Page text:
I said, earlier in this essay, that you need to be in good health both mentally and physically. Good health does not mean super-fit. It does mean that you need to be healthy enough to be able to forget about your health. If you are constantly dwelling on it then, you’re probably not as well as you’d like to be. So you need to work on becoming fit to that extent. Do exercise regularly. Do eat healthy food. Junk food occasionally won’t harm you. Eat it every day and that’s a different story. Do have a wine or a beer if you like to. These add to life’s pleasure. But don’t get drunk or every day, or every weekend for that matter. This advice is, of course, common sense.
U3A bus trip holiday group having a good time
Be careful of diet fads. There is an optimum weight for your bone structure
If you’re overweight, don’t go on a crash diet. It will upset your natural metabolism. You’ll find that you’ll not only put the weight on when you finish that diet, you’ll be even fatter. Nature will see to that. Severe dieting upsets our metabolism in awful ways. So take a long term approach. We put on weight because we’re taking in more calories than we’re burning up. The answer to the problem doesn’t need to be spelled out. But don’t crash diet. Simply cut down intake and exercise more, with a long term goal of sculpturing to the optimum weight for your bone structure over, say, a four or five year period. Even longer if you’re grossly overweight. With the long-term approach our eating and exercise regime will become our habit…and habits are far easier to maintain than ‘will-power projects.’
A habit is formed in three weeks - that includes good habits
Is it difficult? Of course it is…for about three weeks. That’s how long it takes to establish a habit providing we don’t miss out on one day in that three weeks. If we do, start the three-week regimen again. Don’t say, “I can’t do this.” If you do, your subconscious mind will accept that seed-thought and you won’t be able to do it. Know this law: We bring into our lives that which we think about most.”
Train to the North Coast, bus from there.
Don't get anxious about the normal aging processes
For our mental faculties we need to accept that as we grow older our speed of recall will probably slow down. You might find you cannot recall names as quickly as you used to. This is common. It doesn’t mean you’re going senile. It is a matter of the brain being part of your body. Reflexes slow. Your whole body is not a quick and energetic now as it used to be. Why would you expect your brain to be?
We humans were made to socialize as well as spend time alone
Sir Francis Bacon (1561- 1626) said, “Reading makes a learned man, writing an exact man, and discourse a ready man.” You might not be a writer, but you do need to read to keep yourself interested in the world at large, and you do need to mix and talk with people if order to keep your mind quick and sharp. So it is imperative that you mix, socialize, and do not become a recluse spending the greater part of your life watching television and pottering around your property. Have things to do that take you out of your home, other than just the grocery shopping.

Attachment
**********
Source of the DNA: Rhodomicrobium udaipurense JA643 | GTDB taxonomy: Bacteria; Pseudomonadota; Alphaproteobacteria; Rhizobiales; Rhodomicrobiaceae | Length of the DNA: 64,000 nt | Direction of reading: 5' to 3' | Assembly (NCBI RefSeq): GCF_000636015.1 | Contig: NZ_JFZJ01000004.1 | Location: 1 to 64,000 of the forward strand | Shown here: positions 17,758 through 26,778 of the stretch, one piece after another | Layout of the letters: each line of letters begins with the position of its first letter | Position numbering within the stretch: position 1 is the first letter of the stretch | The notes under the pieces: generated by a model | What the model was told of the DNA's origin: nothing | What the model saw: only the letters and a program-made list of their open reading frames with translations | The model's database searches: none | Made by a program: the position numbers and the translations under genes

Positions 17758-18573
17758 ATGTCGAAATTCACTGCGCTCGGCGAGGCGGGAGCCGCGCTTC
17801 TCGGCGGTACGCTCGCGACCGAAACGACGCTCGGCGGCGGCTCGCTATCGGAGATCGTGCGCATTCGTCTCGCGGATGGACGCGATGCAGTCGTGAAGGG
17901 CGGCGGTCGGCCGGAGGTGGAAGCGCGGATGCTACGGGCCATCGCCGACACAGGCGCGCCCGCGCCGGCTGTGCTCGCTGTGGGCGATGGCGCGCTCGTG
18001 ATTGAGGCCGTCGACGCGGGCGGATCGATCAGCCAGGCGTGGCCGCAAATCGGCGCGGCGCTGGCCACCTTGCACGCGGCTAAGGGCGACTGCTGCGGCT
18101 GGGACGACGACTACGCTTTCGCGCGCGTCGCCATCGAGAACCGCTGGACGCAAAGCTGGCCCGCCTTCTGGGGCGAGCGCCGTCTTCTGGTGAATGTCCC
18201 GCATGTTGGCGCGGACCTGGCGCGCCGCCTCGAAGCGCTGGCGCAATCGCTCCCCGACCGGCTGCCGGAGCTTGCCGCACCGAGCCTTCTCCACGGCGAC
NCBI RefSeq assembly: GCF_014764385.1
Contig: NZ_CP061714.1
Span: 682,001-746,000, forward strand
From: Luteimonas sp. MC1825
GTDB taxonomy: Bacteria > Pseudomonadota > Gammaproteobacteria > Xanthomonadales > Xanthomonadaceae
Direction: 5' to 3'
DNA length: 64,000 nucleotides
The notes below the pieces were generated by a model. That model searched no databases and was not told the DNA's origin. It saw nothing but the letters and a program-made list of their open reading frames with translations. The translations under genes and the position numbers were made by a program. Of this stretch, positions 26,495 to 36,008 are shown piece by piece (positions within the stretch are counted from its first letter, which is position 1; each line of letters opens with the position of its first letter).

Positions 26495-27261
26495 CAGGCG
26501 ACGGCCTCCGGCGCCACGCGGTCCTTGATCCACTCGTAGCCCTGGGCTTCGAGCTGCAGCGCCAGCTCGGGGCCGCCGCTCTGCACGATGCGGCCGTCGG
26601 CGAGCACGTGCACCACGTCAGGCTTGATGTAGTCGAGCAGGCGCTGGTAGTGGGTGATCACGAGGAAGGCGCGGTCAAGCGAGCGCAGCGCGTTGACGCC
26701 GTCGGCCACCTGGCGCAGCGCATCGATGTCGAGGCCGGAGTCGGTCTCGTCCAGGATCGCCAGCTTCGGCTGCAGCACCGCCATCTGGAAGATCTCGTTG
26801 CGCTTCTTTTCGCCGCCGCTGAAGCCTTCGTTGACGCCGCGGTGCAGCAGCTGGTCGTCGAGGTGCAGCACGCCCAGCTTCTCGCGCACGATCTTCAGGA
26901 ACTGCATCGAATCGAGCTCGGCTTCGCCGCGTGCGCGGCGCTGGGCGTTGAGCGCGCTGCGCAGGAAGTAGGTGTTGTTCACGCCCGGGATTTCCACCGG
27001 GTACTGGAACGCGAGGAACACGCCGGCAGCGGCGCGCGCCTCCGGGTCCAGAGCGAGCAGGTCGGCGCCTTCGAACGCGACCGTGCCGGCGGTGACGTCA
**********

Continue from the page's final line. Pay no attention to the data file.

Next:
A stroll along the river refreshes. We do need some time alone
Australian in retirement have never had it so many opportunities
Australians in retirement today have more opportunities to socialize with other retirees than ever before. There are just so many organizations in which you can be a part. There are hundreds of volunteer organizations to which you can belong. Some are charitable, others are not. During my years as a retiree I’ve done volunteer work for Mission Employment. I’ve taken courses. I’ve joined and left a men’s church group. I was a member of Sydney University for the Third Age (U3A) for ten years. Also, a member of Probus. Additionally a member of a computer club. And I’m a continuing member of Toastmasters International. One of my passions is to speak to audiences as a storyteller. I do a lot of this. I’m also an avid writer, so I meet every one of Sir Francis Bacon’s three communicative requisites.
Enjoy the music - you've earned it
Be willing to keep learning all of your life
You, of course, will have your own interests. Keep them active. But I’d advise you to go further. We’re now living in an age of increasing technology. You don’t necessarily have to keep up, but you do need to get involved to the point where you can join a greater world. Learn about personal computers and how to use them. Join the huge fraternity. There is so much available to you if you’d just take the trouble to learn the basics.
Enjoy the Golden Years of Your Life. Twighlight lasts a long time
So I hope you have gained something useful from what I’ve written here. Retirement is that very important Third Age. Life is not rounded off the way it should be without out it. We have growing up and formal education. We have our working life and the raising of children. And we have our retiring age when life should be at its very best for us. Keep that in mind and enjoy the Golden Years of your life. You truly do deserve it.
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- Tom Ware Public Speaking The Prince of Storytellers